I suspect it's getting 'worse' because you haven't begun to make sense of what happened. Many people grieve at the death of an ex-partner, because you are mourning the life you didn't have together, the potential wasted, the love you couldn't sustain.
Such feelings must be made worse for you by the strange, secret life you led with him afterwards and the knowledge that, in the end, he didn't want you to be with him, for whatever reason.
I do not say these things to make you sadder (and I'm sorry if they do) but to encourage you to look back with honesty and acceptance and to look forward with your confusion laid to rest.
Now I think you should be honest with your children, perhaps for the first time, and not continue with this strange, inexplicable charade that you didn't see their father. How can you unburden yourself to them if you don't tell them your real feelings? You will surely need your family in the coming months and years.
I think your heart will be easier if you give those you love the gift of truth, at last. If you let them know that their father and you had a complicated relationship, yet loved each other.
Why not try writing it all down because, after all, you close your original email to me saying it helped to write this down?
I think it's time to celebrate with your children everything that was good about the man you all loved.
And finally... A postbag of joy, pain and perspective
Recently I told you about the sack of letters — the lockdown backlog. Now I've worked through every single item, here's a quick pick.
First, a huge thank you for beautiful blessings and pretty cards of appreciation. Steve wrote: 'Is it nice or spooky that so many people you've never met would like to be your friend?' And charming Richard sent a compliment. Thanks, chaps, for making me smile.
Kathleen and Colin sent poems (I'm sorry I can't print them) and Ian, Margaret, Sophia, Ken, David and Roland are just some of the many who shared poignant stories of loss, while Lin cheered me with a happy tale of new love after widowhood.

Contact Bel 

Bel answers readers' questions on emotional and relationship problems each week.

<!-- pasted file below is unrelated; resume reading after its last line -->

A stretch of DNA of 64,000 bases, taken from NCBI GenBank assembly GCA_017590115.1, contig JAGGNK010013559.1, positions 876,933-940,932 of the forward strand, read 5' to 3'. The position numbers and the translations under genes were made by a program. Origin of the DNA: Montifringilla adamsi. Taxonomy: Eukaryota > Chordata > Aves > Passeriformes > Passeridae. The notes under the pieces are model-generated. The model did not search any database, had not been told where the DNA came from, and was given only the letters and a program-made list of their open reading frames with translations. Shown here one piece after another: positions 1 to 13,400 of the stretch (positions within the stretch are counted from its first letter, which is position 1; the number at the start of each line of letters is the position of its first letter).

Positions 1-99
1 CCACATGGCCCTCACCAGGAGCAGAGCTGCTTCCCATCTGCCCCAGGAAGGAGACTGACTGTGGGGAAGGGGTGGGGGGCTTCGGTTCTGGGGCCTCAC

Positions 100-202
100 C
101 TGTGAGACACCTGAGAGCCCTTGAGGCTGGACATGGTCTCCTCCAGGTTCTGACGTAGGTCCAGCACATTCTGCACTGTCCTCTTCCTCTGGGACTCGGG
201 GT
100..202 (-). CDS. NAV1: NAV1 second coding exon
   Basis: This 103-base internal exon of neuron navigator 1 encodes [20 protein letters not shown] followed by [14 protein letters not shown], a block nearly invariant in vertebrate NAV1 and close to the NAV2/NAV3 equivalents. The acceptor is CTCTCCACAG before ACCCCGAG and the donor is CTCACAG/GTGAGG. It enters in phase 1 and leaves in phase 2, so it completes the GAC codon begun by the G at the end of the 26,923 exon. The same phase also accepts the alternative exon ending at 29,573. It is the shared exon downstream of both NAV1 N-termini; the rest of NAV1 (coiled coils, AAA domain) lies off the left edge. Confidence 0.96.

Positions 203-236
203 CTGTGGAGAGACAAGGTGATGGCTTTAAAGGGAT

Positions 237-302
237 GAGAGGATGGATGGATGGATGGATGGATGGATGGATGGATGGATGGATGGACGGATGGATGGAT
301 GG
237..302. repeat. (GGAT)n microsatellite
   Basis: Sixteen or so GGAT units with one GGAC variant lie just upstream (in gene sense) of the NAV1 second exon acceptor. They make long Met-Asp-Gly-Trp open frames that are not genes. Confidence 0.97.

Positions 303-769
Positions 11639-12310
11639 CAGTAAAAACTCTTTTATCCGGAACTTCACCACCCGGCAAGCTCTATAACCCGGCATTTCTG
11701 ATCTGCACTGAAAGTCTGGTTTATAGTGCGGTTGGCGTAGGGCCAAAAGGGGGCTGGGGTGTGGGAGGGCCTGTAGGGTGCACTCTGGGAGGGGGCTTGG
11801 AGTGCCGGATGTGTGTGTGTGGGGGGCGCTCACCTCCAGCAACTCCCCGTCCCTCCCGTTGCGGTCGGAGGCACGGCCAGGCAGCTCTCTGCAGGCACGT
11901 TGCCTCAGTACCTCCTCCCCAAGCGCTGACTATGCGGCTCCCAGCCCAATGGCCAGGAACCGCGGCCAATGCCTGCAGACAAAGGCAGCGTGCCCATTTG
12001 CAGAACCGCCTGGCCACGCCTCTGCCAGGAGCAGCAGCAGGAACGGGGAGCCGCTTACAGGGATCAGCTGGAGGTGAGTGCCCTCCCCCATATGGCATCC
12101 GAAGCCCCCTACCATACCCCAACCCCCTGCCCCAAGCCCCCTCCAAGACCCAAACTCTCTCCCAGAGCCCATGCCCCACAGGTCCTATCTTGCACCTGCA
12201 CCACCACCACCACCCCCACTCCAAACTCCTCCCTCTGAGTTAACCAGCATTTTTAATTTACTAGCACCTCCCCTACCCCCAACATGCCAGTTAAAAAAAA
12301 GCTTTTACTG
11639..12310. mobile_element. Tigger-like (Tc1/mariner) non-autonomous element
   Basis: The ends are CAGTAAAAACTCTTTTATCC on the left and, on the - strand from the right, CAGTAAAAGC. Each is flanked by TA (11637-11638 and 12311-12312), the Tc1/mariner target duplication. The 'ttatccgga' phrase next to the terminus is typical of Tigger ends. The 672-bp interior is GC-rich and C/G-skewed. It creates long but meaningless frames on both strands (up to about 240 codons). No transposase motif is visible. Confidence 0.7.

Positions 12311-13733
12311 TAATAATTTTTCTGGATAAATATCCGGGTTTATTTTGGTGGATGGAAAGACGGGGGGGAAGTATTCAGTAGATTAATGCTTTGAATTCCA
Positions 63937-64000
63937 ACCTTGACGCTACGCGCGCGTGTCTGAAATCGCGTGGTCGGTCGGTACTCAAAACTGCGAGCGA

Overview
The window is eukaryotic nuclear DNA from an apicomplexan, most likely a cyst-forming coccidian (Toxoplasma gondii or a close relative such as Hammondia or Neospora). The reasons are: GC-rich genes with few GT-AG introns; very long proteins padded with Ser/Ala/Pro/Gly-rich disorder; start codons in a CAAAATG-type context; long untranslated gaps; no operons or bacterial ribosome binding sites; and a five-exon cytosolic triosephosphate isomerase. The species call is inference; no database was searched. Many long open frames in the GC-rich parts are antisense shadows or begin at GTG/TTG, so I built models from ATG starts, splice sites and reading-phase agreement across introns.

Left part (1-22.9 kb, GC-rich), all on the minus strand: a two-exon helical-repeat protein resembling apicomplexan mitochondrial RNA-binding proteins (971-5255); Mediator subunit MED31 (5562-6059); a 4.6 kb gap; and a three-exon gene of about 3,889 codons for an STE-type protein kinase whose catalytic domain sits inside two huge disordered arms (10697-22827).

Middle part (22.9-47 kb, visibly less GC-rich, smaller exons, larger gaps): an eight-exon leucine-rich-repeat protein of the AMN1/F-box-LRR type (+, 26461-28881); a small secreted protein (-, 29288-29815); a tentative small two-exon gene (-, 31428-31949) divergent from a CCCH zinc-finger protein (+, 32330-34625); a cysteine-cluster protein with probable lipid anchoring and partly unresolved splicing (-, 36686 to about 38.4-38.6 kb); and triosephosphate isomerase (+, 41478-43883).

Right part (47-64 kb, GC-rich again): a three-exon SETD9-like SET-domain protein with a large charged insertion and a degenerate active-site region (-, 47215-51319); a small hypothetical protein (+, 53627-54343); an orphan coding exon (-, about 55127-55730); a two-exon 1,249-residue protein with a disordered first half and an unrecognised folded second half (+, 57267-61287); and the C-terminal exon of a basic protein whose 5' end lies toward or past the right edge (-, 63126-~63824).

Write to Bel Mooney, Daily Mail, 2 Derry Street, London W8 5TT, or email
A pseudonym will be used if you wish.
Bel reads all letters but regrets she cannot enter into personal correspondence.
More good news came from Jo, who is now reunited with her estranged second son. Hooray for life's surprises, which is why you should never give up.
Just sharing stories means so much to people. An 85-year-old with arthritis apologised for her poor handwriting but explained: 'I know you read all letters so feel I want to write too.' She told me about her family, but gave no name or address.
Another octogenarian, Maureen, wrote: 'I wanted you of all people to know my story.' It was a sad one, of new love in old age curtailed by adult children.
Listen to the heart-breaking poetry at the end of Dawn's terrible story of abuse and a life in therapy: 'I am profoundly lonely. When you walk along a beach and look back and see your footprints in the sand, it must be reassuring to know you were there. When I look back, there are no footprints.' If you are reading, Dawn, you made a footprint on my heart.
Former soldier Bill wrote: 'I have seen and done terrible things in my life and recent events in the world have made me howl with despair. But I have also seen many acts of inspiring love and kindness.'
After a pretty tiring trawl though my mailbag, I'm glad Bill reminded me that there is always that balance.

No comments:

Powered by Blogger.